DSCS 2013 Triangular and hexagonal grid. Part 2
Hex Tile Equations
An amusing puzzle consists of a collection of hexagonal tiles packed together with each tile showing a digit or '=' or an arithmetic operation '+', '-', '*', or '/'. Consider continuous paths going through each tile exactly once, with each successive tile being an immediate neighbor of the previous tile. The object is to choose such a path so the sequence of characters on the tiles makes an acceptable equation, according to the restrictions listed below. A sequence is illustrated in each figure above. In Figure 1, if you follow the gray path from the top, the character sequence is"6/3=9-7". Similarly, in Figure 2, start from the bottom left 3 to get "3*21+10=73".
There are a lot of potential paths through a moderate sized hex tile pattern. A puzzle player may get frustrated and want to see the answer. Your task is to automate the solution.
The arrangement of hex tiles and choices of characters in each puzzle satisfy these rules:
1. The hex pattern has an odd number of rows greater than 2. The odd numbered rows will all contain the same number of tiles. Even numbered rows will have one more hex tile than the odd numbered rows and these longer even numbered rows will stick out both to the left and the right of the odd numbered rows.
2. There is exactly one '=' in the hex pattern.
3. There are no more than two '*' characters in the hex pattern.
4. There will be fewer than 14 total tiles in the hex pattern.
5. With the restrictions on allowed character sequences described below, there will be a unique acceptable solution in the hex pattern.
To have an acceptable solution from the characters in some path, the expressions on each side of the equal sign must be in acceptable form and evaluate to the same numeric value. The following rules define acceptable form of the expressions on each side of the equal sign and the method of expression evaluation:
6. The operators '+', '-', '*', and '/' are only considered as binary operators, so no character sequences where '+' or '-' would be a unary operator are acceptable. For example "-2*3=-6" and "1 =5+-4" are not acceptable.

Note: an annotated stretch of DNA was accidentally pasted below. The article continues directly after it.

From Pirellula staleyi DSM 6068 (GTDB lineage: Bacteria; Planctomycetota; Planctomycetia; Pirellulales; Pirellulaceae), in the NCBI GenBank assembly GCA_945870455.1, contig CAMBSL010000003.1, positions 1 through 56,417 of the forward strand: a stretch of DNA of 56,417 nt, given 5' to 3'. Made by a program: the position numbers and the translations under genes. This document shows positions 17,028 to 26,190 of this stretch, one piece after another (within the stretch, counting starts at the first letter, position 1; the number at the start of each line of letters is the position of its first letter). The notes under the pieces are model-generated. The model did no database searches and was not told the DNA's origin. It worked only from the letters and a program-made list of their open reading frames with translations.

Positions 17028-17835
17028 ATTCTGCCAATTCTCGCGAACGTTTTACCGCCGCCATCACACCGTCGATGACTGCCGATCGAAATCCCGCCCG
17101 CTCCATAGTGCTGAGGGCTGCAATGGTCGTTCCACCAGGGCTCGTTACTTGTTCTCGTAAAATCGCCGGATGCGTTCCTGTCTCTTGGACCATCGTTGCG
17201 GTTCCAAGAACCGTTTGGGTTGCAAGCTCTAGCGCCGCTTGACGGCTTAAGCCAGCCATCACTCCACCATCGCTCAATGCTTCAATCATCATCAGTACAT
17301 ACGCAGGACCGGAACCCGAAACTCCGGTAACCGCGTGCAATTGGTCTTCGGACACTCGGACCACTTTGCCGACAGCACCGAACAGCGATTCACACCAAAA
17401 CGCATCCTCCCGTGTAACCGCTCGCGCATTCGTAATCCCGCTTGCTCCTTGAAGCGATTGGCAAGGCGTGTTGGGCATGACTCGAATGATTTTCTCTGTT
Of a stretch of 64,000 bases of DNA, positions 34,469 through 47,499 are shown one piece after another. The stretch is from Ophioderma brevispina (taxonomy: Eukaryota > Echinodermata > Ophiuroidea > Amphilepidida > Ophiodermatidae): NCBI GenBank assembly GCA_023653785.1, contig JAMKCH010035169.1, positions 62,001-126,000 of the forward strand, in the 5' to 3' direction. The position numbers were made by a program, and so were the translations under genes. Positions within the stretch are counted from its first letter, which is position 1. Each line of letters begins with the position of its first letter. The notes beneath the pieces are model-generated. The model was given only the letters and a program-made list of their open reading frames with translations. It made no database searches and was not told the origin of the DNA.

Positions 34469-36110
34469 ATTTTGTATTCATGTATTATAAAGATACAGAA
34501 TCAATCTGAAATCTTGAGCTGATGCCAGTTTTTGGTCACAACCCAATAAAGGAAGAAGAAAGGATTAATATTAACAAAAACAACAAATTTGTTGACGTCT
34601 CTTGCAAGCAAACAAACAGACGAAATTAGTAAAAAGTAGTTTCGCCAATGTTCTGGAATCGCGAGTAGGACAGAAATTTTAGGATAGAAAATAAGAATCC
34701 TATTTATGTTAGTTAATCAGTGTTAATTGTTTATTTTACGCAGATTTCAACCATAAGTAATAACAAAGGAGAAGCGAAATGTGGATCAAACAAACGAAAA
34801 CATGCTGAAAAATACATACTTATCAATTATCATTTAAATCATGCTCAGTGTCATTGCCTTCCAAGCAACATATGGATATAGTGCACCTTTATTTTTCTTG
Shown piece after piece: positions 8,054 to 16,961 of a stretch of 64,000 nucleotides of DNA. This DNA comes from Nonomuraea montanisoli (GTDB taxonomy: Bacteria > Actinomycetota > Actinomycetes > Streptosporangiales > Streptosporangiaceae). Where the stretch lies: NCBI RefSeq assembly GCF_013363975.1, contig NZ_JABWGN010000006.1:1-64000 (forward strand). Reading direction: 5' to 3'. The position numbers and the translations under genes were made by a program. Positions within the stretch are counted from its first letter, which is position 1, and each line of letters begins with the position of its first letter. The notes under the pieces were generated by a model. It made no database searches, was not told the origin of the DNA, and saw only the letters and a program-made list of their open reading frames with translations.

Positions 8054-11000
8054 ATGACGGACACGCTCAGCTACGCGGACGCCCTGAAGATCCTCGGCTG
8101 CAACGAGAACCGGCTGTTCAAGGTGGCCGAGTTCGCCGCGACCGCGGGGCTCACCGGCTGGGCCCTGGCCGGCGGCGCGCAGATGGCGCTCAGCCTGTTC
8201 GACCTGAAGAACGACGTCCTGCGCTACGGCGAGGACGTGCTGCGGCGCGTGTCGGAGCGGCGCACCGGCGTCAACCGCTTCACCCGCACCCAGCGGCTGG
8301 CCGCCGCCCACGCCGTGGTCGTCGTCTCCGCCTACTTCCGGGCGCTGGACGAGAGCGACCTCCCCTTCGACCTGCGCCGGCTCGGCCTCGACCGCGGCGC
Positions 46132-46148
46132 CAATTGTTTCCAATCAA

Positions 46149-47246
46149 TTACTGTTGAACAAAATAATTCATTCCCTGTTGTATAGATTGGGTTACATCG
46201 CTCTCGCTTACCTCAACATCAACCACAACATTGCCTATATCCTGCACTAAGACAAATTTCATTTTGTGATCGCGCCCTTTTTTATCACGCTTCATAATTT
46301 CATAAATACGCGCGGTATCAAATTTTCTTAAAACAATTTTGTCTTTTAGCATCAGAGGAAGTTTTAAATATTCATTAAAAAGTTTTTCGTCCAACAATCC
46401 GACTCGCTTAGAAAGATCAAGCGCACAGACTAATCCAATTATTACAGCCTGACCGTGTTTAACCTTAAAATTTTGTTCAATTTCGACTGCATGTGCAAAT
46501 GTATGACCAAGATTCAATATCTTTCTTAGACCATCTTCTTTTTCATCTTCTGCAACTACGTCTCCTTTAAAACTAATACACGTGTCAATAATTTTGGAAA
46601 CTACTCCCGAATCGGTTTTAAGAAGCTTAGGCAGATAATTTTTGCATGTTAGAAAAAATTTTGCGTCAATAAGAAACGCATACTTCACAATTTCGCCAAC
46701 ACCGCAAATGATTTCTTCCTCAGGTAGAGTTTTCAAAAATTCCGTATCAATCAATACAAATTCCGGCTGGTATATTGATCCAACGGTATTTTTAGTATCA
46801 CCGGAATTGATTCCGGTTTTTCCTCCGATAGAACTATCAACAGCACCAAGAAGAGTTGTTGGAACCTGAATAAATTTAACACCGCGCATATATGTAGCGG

7. The usual precedence of operations is not used. Instead all operations have equal precedence and operations are carried out from left to right. For example "44-4/2=2+3*4" is acceptable and "14=2+3*4" is not acceptable.
8. If a division operation is included, the equation can only be acceptable if the division operation works out to an exact integer result. For example "10/5=12/6" and "7+3/5=3*4/6" are acceptable. "5/2*4=10" is not acceptable because the sides would only be equal with exact mathematical calculation including an intermediate fractional result. "5/2*4=8" is not acceptable because the sides of the equation would only be equal if division were done with truncation.
9. At most two digits together are acceptable. For example, "123+1 = 124" is not acceptable.
10. A character sequences with a '0' directly followed by another digit is not acceptable. For example, "3*05=15" is not acceptable.
With the assumptions above, an acceptable expression will never involve an intermediate or final arithmetic result with magnitude over three million.
The input will consist of one to fifteen data sets, followed by a line containing only 0.
The first line of a dataset contains blank separated integers r c, where r is the number of rows in the hex pattern and c is the number of entries in the odd numbered rows. The next r lines contain the characters on the hex tiles, one row per line. All hex tile characters for a row are blank separated. The lines for odd numbered rows also start with a blank, to better simulate the way the hexagons fit together. Properties 1-5 apply.
There is one line of output for each data set. It is the unique acceptable equation according to rules 6-10 above. The line includes no spaces.
5 1 6 / 3 = 9 - 7 3 3 1 + 1 * 2 0 = 3 3 7 5 2 9 - * 2 = 3 4 + 8 3 4 / 0
6/3=9-7 3*21+10=73 8/4+3*9-2=43